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Moot

adjective
1.
Of no legal significance (as having been previously decided).
2.
Open to argument or debate.  Synonyms: arguable, debatable, disputable.



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"Moot" Quotes from Famous Books



... had a different original tradition, and have altered it, just because they are now such fervent ancestor-worshippers. Unkulunkulu was prior to Death, which came among men in the usual mythical way.[36] Whether Unkulunkulu still exists, is rather a moot question: Dr. Callaway thinks that he does not.[37] If not, he is an exception to the rule in Australia, Andaman, among the Bushmen, the Fuegians, and savages in general, who are less advanced in culture than the Zulus. The idea, then, of a Maker of things who has ceased ...
— The Making of Religion • Andrew Lang

... Dipterus has not been confirmed. And as the Old Red Sandstones of Scotland have no true fossiliferous base, but rest on primary rocks both to the south and north of the Grampians, it may be regarded as in some degree a moot point whether the lowest fossiliferous beds to the north be older or newer than those to the south, or, what is quite possible, of the same age. Provisionally, however, I have arranged my paper on the supposition that the Coccostean formation of the north is the lowest and oldest ...
— The Testimony of the Rocks - or, Geology in Its Bearings on the Two Theologies, Natural and Revealed • Hugh Miller

... have life and wit; and yesterday, upon Charlotte's raving against me upon a related enterprise, I told her, that I had had in debate several times, whether she were or were not too near of kin to me: and that it was once a moot point with me, whether I could not love her dearly for a month or so: and perhaps it was well for her, that another pretty little puss started up, and diverted me, just as I was ...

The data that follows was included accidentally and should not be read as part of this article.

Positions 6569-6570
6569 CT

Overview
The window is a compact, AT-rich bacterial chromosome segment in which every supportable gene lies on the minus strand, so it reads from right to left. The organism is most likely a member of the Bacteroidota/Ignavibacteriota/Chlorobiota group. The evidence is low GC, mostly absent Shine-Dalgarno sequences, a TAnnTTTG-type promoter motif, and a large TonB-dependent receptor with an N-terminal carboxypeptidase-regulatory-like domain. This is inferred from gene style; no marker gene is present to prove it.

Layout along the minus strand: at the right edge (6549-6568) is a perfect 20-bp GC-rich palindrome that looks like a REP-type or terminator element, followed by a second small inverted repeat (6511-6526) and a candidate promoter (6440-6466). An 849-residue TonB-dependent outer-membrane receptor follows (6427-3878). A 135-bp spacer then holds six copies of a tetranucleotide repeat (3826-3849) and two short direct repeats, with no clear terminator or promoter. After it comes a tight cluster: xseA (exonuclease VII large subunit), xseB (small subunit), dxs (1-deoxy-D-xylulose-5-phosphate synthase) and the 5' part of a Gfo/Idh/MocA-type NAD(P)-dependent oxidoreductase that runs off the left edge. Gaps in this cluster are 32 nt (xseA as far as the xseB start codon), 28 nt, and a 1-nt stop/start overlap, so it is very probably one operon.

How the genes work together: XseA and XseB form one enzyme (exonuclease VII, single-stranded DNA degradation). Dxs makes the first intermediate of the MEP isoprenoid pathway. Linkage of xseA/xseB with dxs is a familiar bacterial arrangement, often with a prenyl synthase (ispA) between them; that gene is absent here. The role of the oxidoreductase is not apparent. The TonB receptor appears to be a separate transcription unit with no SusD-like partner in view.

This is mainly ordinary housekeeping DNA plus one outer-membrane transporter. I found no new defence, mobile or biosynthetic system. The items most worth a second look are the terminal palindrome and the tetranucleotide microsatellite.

— Clarissa, Volume 7 • Samuel Richardson

... moot a higher question: Is he fit for the pulpit,—for that great conservative power by which religion, and morals, and freedom, must be maintained among us? "I do not believe," he declares, in one of his sermons, "the miraculous origin of the Hebrew church, or the Buddhist church, or of the ...
— Cotton is King and The Pro-Slavery Arguments • Various

... reveals the artistic skill and taste of our forefathers, and recalls the wonders of old-time. It will be our endeavour to tell of the old country houses that Time has spared, the cottages that grace the village green, the stern grey walls that still guard some few of our towns, the old moot halls and public buildings. We shall see the old-time farmers and rustics gathering together at fair and market, their games and sports and merry-makings, and whatever relics of old English life have been left for an artist and scribe of ...